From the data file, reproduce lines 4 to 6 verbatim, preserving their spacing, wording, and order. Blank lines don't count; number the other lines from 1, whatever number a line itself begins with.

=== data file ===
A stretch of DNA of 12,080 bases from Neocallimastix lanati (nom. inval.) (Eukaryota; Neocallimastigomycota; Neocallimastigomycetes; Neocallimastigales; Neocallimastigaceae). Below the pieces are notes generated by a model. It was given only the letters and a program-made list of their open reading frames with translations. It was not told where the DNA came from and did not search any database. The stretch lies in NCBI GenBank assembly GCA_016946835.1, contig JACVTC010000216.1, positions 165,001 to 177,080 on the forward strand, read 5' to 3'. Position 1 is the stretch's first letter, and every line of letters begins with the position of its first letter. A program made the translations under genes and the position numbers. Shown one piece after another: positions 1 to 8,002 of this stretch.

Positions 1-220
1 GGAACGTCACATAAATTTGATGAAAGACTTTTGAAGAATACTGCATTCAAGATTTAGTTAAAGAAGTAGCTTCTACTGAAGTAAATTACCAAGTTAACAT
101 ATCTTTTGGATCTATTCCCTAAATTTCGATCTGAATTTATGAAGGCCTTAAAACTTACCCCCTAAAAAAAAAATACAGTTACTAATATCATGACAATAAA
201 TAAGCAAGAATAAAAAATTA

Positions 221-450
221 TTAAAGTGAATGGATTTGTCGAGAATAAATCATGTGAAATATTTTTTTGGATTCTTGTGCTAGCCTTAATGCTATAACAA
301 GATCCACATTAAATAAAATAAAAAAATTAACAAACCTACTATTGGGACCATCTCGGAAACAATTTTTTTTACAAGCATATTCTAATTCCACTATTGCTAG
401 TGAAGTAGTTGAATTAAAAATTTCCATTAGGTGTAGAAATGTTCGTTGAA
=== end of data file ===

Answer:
101 ATCTTTTGGATCTATTCCCTAAATTTCGATCTGAATTTATGAAGGCCTTAAAACTTACCCCCTAAAAAAAAAATACAGTTACTAATATCATGACAATAAA
201 TAAGCAAGAATAAAAAATTA

Positions 221-450